Chess Pie is a Southern staple with historical roots in England. Though its basic ingredients – butter, sugar, eggs and flour – can be found in any Southern pantry, the variations on Chess Pie can seem as far-fetched as the folklore surrounding its etymology.
Many folks believe that its name originated from the closely related English lemon curd pie, which often was called cheese pie; “Chess Pie” allegedly derived from Southerners’ tendency to drawl our words. Another version tells of a plantation cook who was asked what she was baking that smelled so great: “Jes’ pie” (just pie) was her answer. Yet another myth states that the pie’s high sugar content allowed it to keep well in a pie chest at room temperature, so “Chest Pie” turned into “Chess Pie.”
Though basic Chess Pie is remarkably easy to prepare by mixing simple ingredients and baking for 30 minutes, you can get fancy by adding innovative flavorings. Popular additions include zesty lemon juice, earthy nutmeg, ginger and cinnamon, tropical flaked coconut, and toasted, chopped pecans. Some believe a splash of buttermilk makes Chess Pie better, while others swear by a tablespoon of vinegar. If you’d like to double the decadence, just stir in some cocoa powder!
Whether you call it cheese pie, chest pie or “jes’ pie,” there are no boundaries to this traditional Southern confection.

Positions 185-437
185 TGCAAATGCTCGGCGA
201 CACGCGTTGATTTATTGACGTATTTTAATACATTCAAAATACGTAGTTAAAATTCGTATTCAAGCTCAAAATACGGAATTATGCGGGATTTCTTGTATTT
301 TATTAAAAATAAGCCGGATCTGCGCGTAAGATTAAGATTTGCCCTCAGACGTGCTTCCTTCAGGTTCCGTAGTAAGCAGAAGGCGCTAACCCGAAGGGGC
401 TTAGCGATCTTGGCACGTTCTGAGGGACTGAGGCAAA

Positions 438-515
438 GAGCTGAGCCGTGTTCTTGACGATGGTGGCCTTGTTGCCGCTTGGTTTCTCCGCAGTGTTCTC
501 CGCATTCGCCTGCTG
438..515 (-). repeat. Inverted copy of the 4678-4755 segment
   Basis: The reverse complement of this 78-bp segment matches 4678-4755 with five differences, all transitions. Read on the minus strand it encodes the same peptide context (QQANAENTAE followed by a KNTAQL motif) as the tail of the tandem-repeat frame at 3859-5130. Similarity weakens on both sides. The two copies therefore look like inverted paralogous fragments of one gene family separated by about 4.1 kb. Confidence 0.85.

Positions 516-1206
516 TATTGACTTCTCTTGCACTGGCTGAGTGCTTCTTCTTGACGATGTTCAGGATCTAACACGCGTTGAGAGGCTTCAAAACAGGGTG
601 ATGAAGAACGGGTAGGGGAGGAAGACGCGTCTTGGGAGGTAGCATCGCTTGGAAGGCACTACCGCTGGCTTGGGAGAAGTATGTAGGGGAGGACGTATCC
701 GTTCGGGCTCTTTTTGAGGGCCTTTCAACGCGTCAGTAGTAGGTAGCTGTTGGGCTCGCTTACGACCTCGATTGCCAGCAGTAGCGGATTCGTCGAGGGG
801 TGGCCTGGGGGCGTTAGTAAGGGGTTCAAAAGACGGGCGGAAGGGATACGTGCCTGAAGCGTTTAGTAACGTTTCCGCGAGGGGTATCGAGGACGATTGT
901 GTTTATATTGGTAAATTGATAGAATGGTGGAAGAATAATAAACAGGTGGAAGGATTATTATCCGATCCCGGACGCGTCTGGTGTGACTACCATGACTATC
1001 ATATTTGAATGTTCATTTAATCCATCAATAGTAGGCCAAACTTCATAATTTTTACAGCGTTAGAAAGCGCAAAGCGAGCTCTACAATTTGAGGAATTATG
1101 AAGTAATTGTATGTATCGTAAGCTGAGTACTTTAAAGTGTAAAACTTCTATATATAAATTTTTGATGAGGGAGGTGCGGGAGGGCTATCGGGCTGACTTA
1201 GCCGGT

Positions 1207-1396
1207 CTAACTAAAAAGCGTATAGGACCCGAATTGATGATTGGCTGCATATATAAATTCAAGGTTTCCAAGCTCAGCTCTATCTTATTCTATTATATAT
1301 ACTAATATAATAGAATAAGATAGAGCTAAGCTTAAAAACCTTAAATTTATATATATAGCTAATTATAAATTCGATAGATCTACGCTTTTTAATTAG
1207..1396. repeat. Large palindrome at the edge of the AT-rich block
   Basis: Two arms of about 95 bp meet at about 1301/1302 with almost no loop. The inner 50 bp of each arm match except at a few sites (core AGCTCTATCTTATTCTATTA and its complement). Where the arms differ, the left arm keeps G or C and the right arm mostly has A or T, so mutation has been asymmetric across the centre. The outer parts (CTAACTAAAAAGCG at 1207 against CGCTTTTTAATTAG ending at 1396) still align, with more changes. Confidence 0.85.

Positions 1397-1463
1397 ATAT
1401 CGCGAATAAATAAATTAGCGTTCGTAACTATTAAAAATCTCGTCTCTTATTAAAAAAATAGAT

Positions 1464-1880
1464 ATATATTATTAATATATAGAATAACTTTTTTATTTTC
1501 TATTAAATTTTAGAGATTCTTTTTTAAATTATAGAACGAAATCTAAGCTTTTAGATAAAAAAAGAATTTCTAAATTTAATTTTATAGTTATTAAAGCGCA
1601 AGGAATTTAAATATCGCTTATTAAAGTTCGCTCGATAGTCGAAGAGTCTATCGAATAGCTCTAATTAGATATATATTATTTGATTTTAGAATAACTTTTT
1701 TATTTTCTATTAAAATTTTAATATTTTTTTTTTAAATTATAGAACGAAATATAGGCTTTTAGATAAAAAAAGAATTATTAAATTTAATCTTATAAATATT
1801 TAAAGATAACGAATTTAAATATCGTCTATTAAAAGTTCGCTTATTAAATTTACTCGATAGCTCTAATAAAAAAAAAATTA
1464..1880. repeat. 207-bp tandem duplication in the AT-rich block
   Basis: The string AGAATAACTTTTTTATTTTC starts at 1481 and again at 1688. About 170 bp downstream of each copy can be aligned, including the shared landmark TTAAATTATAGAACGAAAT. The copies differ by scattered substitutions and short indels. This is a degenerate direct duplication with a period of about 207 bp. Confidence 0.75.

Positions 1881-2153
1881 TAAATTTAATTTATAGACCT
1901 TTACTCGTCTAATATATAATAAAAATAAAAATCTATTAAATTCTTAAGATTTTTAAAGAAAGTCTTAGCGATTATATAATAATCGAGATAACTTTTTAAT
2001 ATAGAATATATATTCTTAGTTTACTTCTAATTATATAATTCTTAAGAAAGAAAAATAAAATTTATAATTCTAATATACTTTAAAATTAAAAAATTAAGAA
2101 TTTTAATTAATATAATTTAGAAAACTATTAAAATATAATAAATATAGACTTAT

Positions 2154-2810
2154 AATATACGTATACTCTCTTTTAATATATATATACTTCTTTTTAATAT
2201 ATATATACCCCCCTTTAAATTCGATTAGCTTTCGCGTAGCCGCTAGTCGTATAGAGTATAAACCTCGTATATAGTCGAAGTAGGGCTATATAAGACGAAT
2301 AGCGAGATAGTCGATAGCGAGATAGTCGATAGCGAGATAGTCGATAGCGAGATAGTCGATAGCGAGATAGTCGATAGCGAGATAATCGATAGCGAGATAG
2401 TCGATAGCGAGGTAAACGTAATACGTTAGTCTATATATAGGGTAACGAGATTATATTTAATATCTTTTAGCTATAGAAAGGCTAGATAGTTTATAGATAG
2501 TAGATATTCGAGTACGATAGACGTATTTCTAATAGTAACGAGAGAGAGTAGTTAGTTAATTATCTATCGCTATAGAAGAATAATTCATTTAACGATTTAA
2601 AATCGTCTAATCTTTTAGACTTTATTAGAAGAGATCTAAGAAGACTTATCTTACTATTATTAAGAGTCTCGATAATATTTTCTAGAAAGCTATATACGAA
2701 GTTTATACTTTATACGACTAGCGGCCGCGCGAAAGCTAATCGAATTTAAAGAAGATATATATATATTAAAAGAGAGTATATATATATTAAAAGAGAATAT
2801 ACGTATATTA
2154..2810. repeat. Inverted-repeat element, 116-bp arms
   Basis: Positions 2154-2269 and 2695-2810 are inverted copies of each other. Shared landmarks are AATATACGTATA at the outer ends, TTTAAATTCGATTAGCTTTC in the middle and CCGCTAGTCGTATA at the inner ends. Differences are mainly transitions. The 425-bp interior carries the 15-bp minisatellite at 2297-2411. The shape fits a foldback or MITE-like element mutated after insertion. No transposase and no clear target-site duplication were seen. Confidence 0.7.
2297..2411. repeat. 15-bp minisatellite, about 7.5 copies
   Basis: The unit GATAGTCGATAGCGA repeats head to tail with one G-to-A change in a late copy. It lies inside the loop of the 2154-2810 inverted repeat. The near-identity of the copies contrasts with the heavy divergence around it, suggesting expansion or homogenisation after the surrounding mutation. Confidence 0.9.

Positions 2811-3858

Chess pie is one of our favorite dishes, so you can find it on our menu all year round! Stop on by to see us and make sure to save some room for dessert!
(makes 1 pie)
- 4 eggs
- 1⁄4 cup cocoa powder
- 2 tbsp all-purpose flour
- 2 cups granulated sugar
- 1 1⁄2 tbsp white cornmeal
- 1⁄4 tsp salt
- 1⁄4 cup heavy whipping cream
- 1 1⁄2 tsp vanilla extract
- 1⁄4 pound melted butter
- 1 unbaked pie crust
Preheat oven to 350 degrees, then assemble pie as described below.
In a bowl, sift dry ingredients together. In a separate bowl, beat eggs with mixer until light and fluffy. Add eggs to the dry ingredients and mix until incorporated.
- 4 1⁄2 cups all purpose flour
- 1 1⁄2 tsp salt
- 1 1⁄2 cups unsalted butter
- 1⁄2 cup plus 1 tbsp cold water
Disclaimer: All our recipes were originally designed for much larger batch sizes. This recipe has been reduced – but not tested at this scale. Please adjust as to your taste and portion size.
Posted February 2015
- Posted February 2015